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I love facilitating antenatal classes, it must be the frustrated actress in me. I taught them solidly for 10 years, couples, teenagers and active birth, they were all rewarding and for the majority of the time fun. I’ll admit that when I was shifted to my new patch, and the classes were held on a Wednesday so my job-share always had to do them, I was quite happy, I had got bored with the repetitive nature of the information. It’s now been 18 months though and, other than a few ‘one-on-one’ sessions with couples who were traumatised by previous birth experiences, my educational aids have sat, gathering dust, in my dining-room. On Sunday I gave son and DIL a quick, uncomplicated birth chat. They had been to their first parentcraft class that week and were less than impressed with it’s content and the fact that the midwife dismissed all questions with a ‘you don’t need to know that, or a ‘you’ll cope with that if it happens’ attitude. Well, yesterday they had the ‘complicated labour and birth’ session which should have covered induction of labour, interventions, ventouse, forceps, caesarian section and epidurals, and when son recounted the class to me I was reduced to tears, of laughter. Son was not impressed by my hilarity, and bought me up short by reminding me that ‘it was alright for him as he had me to give them all the information, but the others weren’t as lucky’. What I was laughing about was the description of the midwife’s behaviour when she was talking about a stretch and sweep. Apparently, whilst she was talking, she had the demonstration pelvis on her lap and was absent-mindedly doing the motions a midwife would undertake when carrying out the stretch and sweep, the 2 fingers together, them straight and moving forward and then rotating, all within the pelvis. I was laughing at this due to the fact that I could identify with this, I’m one of those people who use their hands a lot when speaking. Son went on though, he was fixated by watching the midwife as, by the end of her description, her fingers, then hand and wrist were disappearing into the pelvis and appearing out of the top. He was very concerned for all the women in the class, by all accounts they were all wide-eyed, and transfixed by the spectre of a stretch and sweep which wouldn’t be out of place on ‘Vets in Practice.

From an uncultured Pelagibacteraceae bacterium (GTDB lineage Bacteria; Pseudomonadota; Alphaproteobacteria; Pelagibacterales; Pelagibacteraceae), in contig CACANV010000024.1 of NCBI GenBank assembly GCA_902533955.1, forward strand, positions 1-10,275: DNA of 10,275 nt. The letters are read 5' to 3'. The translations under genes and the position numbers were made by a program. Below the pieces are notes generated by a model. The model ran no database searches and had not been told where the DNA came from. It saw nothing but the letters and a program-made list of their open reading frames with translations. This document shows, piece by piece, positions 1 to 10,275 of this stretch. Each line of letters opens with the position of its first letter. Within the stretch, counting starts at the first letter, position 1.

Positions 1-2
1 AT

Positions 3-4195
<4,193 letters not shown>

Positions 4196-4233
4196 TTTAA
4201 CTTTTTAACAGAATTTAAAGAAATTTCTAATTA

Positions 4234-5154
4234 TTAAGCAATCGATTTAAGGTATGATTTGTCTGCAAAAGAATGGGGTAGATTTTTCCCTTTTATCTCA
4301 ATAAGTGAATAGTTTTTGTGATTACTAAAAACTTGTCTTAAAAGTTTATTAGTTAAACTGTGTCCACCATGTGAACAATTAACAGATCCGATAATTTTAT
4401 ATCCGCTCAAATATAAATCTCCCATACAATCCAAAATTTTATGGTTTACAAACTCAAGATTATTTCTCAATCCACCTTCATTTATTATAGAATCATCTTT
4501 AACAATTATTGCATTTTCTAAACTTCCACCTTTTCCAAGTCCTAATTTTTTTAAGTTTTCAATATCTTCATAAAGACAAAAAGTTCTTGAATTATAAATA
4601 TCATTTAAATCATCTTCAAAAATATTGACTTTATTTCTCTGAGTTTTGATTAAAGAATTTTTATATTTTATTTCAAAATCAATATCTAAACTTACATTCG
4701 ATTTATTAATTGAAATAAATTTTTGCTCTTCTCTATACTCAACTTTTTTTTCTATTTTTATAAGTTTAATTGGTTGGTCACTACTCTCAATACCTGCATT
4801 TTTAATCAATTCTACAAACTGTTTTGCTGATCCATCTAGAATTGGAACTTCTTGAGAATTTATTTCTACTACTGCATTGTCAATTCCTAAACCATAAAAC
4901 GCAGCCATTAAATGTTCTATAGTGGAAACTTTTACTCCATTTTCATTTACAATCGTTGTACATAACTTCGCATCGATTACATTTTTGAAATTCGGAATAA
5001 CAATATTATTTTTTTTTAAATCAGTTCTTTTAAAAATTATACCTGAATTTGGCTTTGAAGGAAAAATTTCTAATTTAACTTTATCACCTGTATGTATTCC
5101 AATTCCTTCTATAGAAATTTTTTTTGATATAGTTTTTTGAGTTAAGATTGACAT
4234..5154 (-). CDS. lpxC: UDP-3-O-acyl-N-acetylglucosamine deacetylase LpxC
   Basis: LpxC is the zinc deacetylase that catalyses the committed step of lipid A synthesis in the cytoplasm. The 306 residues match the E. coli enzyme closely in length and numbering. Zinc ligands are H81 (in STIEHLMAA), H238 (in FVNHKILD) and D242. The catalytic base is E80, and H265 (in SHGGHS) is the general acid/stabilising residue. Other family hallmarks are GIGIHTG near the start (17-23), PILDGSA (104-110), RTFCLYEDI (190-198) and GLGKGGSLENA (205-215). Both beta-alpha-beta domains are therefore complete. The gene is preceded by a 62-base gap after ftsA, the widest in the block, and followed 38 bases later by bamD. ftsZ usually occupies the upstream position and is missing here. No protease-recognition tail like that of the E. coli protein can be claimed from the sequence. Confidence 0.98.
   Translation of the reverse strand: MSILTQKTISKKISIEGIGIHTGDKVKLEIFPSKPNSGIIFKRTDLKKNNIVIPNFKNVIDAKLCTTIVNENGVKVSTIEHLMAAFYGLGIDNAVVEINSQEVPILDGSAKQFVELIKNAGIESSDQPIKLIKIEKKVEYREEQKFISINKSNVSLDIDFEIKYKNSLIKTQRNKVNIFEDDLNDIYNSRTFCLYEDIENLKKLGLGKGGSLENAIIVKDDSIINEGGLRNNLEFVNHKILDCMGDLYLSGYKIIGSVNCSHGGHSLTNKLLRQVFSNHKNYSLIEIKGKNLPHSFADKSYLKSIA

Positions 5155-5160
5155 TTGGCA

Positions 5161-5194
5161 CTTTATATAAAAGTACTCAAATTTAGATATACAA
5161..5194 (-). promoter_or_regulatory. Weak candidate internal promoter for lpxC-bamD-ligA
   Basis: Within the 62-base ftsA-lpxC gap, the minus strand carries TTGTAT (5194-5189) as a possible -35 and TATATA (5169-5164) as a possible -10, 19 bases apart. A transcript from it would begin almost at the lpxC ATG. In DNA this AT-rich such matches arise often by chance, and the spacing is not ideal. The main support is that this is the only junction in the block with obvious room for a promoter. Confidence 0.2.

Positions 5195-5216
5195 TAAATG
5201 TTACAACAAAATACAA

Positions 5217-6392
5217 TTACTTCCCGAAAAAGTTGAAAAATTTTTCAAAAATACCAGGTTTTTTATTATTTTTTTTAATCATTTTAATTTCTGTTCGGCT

Back to being serious now, obviously the classes they are attending are not fulfilling their purpose, and this makes me feel sad, frustrated and angry. As son pointed out I can rectify the short-comings for him and DIL, I can’t for all the other couples. Those couple’s time as been wasted, their expectations not met, and possibly their opinion of midwives and their faith in the maternity unit put into question. I don’t blame the midwife, I blame the expectation by the service organisers that all midwives should facilitate these classes. The midwife knows all the information, she has been a midwife for many, many years but this does not mean that she is comfortable standing (or sitting) in front of 20 – 30 people and passing on her knowledge in an interesting form. Years ago we had a antenatal class co-ordinator, that was her only role. She would organise all the classes, design and provide the resources and be the contact point for all the women attending and the midwives conducting them. The midwives who facilitated the classes would have put themselves forward as wishing to incorporate this condensed information giving role into their practice, therefore they were motivated and enthusiastic, ideal for making the classes well-structured, appropriate and stimulating for the participants. This system was abandoned locally several years ago, obviously a money saving exercise. The co-ordinator role was abolished and it is now a piece-meal approach with equipment that is old, and often broken and midwives who feel ill at ease communicating to a room of people and so rely on ancient videos, one I’ve seen dates back to the 1970s, to fill in the time allocated to this important element of preparation for labour, birth and those first few days with baby. No wonder the NCT are so popular.